"A picture is worth a thousand words.”
It’s never been truer than today. We live in a visual world. Attention spans are short, and even search rankings are now determined by your visual content as well as your copy. So how do you stand out?
Including visuals in your blog is not that hard. Here are a few places to start picking up images to make an impact and get attention.
Your smartphone. Buy a smartphone today, and it comes with a camera. A really good camera. Probably 8 megapixels or more. Photos don’t have to be professional. They need some composition and concept. But you can do that. Writing about retail? Grab a shot of a grocery shopping cart. Writing about natural food? Shoot an apple and a banana on your patio table. Try it!
If you’re not shooting your own images, here’s a quick note: Free, Royalty Free and Rights Managed have differing meanings. It’s good to understand the difference. Here’s a good overview.
High quality, low price The best and easiest way to get high-quality images, illustrations and other design tools (fonts, video footage, etc.) is to use an online, royalty-free source. The images are not free—there will be a fee associated with obtaining the file. But use of the media across a broad spectrum of media is included in the fee. Hundreds (if not thousands) of royalty-free catalogs are available. Three worth bookmarking are:·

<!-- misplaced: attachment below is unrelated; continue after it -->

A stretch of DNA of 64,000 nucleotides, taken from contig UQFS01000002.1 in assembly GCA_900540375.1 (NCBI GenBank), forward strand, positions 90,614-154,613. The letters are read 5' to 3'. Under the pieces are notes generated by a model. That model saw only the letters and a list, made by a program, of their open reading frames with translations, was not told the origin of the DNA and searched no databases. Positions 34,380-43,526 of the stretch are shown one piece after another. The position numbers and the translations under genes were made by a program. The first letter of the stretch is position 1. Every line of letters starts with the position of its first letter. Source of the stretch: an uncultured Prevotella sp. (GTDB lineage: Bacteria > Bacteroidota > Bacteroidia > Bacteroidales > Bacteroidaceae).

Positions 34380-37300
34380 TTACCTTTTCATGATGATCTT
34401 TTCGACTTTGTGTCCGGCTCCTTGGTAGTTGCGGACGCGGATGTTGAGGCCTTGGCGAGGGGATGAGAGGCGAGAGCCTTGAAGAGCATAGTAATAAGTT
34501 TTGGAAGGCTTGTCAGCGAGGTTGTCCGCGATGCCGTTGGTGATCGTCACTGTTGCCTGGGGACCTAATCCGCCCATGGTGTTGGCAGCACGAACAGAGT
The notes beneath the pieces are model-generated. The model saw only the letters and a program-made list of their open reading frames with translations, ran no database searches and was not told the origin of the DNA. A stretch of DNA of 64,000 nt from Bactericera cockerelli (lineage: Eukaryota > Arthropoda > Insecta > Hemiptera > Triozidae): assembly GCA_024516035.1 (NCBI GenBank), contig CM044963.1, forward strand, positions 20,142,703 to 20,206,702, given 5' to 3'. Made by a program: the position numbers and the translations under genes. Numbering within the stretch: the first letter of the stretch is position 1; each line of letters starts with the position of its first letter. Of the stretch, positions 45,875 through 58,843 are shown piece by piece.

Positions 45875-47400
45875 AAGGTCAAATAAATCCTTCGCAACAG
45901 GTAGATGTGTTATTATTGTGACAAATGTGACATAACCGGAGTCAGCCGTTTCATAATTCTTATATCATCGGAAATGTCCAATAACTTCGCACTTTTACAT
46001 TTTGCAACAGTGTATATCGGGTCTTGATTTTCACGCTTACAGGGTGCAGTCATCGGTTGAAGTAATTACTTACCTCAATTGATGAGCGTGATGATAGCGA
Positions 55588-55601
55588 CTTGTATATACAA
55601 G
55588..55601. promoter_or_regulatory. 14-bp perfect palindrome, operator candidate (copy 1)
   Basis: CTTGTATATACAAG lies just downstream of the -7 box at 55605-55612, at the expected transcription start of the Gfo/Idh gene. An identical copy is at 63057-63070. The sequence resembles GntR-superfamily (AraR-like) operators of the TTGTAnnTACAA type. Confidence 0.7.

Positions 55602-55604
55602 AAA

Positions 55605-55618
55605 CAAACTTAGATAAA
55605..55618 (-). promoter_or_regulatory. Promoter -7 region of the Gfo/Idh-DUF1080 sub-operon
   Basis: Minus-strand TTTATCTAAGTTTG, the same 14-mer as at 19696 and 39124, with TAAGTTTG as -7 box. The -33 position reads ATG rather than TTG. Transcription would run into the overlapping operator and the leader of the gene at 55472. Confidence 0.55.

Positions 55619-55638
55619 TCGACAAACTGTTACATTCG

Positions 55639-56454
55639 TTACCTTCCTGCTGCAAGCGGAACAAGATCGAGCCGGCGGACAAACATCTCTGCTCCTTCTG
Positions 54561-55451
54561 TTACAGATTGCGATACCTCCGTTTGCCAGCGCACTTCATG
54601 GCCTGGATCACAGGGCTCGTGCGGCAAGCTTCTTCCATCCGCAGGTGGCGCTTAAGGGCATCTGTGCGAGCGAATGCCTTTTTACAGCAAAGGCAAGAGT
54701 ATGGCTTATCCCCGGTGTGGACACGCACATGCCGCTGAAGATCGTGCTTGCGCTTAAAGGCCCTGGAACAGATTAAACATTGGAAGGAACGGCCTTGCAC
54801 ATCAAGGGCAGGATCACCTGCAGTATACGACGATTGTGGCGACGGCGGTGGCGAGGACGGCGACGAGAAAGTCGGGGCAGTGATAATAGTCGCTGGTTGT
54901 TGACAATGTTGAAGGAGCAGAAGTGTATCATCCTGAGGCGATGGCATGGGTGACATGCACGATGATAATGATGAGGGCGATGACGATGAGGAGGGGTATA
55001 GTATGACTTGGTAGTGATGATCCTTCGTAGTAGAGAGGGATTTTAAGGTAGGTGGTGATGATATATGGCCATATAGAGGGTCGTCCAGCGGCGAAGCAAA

Veer. Images, illustrations, and an online community of other creative people to spur your thinking.
iStock. Or aka iStockphoto. Purchase packages of credits and then use them to secure images. Great search function, including category search.
Getty. Founded in 1995, Getty Images was the first company to license imagery online. Now its library features millions of stock images and illustrations, and thousands of hours of video.
Lower quality, but free. It’s true—you get what you pay for. But if your budget is $0, something is better than nothing. Maybe. Again, a number of online catalogs offer free (and royalty-free) visuals. Two worth bookmarking are:
RGB Stock. Registration is required. But that’s free, too. Images tend to be older, and generic. But there is a pretty extensive catalog. And searching is easy.
Openphoto. Simple layout makes it easy to find exactly what you’re looking for, with categories organized in neat thumbnails as well as a keyword search facility.
A final idea. If you have a specialized offering (like a tree-pruning business), consider hiring a photographer and taking your own shots. For a few hundred dollars, you may be able to have a library of images all your own.